Mitigating today’s financial, market, and even social risks makes reliability of the Cognitive systems the highest priority for businesses, as they are supposed to provide highly trusted and consistent results. From the design and architectural standpoints, meeting this requirement requires careful application of the data quality and validation methodologies in order to ensure that the system is always provided with enough information, and that the data sources it operates on deliver reliable and up-to-date input.
- Contextual – the systems must understand, identify, and extract contextual elements such as meaning, syntax, time, location, appropriate domain, regulations, user’s profile, process, task, and goal. They should draw on multiple sources of information, including both structured and unstructured digital information, as well as sensory inputs (visual, gestural, auditory, or sensor-provided).
As Cognitive Systems aim to handle real world problems, which are highly uncertain and may be influenced by potentially unlimited number of different factors, quality and consistency of their results highly depends on the number of factors they consider while making the decision. That brings yet another technological trade-off as the complexity of the problem grows tremendously with the number of the data sources. Aggregating and integrating the data from different data sources and processing it in a unified way is also challenging. Here is where Apache Spark project comes into play providing distributed and highly efficient tool that covers most of the present data processing and analytics routines. It also addresses another important requirement of having the most important data available for the real-time ad-hoc access while being able to reach a long track of historical data for better insight. A complex Cognitive system usually is a combination of multiple technologies that are glued together. As an example, Kafka, Spark, Elasticsearch, Cassandra, Hadoop, and other technologies can coexist in a single solution to handle in-memory ‘hot’ contextual data and a batch processing of massive ‘cold’ historical data. The science and art of designing such complex solutions now is a subject of cooperation between practitioners and academia. The SmartDecisions game, which simulates the software architecture design process in a format that makes the learning process more enjoyable for students, is a good example of such a cooperation that introduces gamification to solving comprehensive technological challenges in a fun way.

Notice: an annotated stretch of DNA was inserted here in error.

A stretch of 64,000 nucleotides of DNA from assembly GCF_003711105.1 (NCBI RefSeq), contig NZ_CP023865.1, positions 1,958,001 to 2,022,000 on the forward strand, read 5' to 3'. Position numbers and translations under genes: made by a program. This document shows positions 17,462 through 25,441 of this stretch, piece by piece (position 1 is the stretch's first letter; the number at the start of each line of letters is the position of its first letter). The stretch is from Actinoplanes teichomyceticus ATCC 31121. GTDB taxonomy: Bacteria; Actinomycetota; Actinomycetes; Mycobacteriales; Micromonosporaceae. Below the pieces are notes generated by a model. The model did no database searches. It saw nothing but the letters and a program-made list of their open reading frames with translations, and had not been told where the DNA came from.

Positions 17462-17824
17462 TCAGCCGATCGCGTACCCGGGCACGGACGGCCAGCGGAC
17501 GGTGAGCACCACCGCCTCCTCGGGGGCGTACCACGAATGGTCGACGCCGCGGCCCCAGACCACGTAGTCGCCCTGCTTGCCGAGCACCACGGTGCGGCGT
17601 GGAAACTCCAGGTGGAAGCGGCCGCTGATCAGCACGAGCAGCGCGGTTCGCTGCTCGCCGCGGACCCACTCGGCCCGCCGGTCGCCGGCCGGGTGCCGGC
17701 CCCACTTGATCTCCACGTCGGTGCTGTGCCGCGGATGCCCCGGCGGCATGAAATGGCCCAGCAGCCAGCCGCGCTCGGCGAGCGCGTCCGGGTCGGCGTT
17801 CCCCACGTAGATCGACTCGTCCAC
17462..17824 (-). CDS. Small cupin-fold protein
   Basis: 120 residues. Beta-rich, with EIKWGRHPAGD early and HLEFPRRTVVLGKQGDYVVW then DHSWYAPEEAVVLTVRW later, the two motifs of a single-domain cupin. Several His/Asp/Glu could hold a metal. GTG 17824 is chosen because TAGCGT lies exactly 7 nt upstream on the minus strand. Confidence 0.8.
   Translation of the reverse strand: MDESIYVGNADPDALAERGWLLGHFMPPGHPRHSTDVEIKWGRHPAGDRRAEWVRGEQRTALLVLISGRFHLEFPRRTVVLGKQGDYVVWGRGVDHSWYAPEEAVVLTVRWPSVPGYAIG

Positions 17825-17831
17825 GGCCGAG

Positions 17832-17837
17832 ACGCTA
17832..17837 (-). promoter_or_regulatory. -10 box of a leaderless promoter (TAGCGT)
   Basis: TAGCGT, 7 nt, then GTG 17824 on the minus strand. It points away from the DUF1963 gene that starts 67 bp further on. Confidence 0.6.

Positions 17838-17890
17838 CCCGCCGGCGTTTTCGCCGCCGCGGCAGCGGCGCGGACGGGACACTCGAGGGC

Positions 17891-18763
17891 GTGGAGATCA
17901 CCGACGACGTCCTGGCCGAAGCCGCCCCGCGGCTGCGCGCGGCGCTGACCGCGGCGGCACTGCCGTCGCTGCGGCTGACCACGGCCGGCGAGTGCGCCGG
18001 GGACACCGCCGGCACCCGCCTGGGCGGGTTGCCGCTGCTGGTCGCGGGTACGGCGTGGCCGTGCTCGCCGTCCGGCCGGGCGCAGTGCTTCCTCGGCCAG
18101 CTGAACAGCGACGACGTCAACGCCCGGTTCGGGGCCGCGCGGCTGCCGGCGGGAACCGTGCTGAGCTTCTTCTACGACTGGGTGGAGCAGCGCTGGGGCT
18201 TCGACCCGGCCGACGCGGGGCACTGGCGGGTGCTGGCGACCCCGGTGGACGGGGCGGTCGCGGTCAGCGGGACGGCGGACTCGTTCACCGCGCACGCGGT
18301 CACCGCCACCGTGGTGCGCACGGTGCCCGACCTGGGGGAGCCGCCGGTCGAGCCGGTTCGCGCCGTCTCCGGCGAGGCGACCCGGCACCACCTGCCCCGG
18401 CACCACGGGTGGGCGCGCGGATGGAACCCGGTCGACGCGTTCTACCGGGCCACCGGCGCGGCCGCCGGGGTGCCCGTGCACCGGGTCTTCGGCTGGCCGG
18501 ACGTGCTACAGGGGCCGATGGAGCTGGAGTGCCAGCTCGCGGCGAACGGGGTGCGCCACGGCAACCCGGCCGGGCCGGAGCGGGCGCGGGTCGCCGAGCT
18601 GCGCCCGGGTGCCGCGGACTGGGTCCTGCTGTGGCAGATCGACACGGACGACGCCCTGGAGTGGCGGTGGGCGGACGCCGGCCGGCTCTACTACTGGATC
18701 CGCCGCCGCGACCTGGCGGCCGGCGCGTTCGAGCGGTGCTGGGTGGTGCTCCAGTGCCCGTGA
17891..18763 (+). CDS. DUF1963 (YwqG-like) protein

To sum up, Cognitive Computing doesn’t bring a drastic novelty into the AI and Big Data industry. Rather it urges digital solutions to meet human-centric requirements: act, think, and behave like a human in order to achieve maximum synergy from human-machine interaction.
In this article, we tried to translate this broad and high-level concept into specific technological challenges and provide some practical recommendations on the way they can be addressed.
We believe that soon every digital system will be measured on its cognitive abilities. Like User Experience was the next big step for improving application usability, Cognitive Computing will be a significant step towards digital humanism.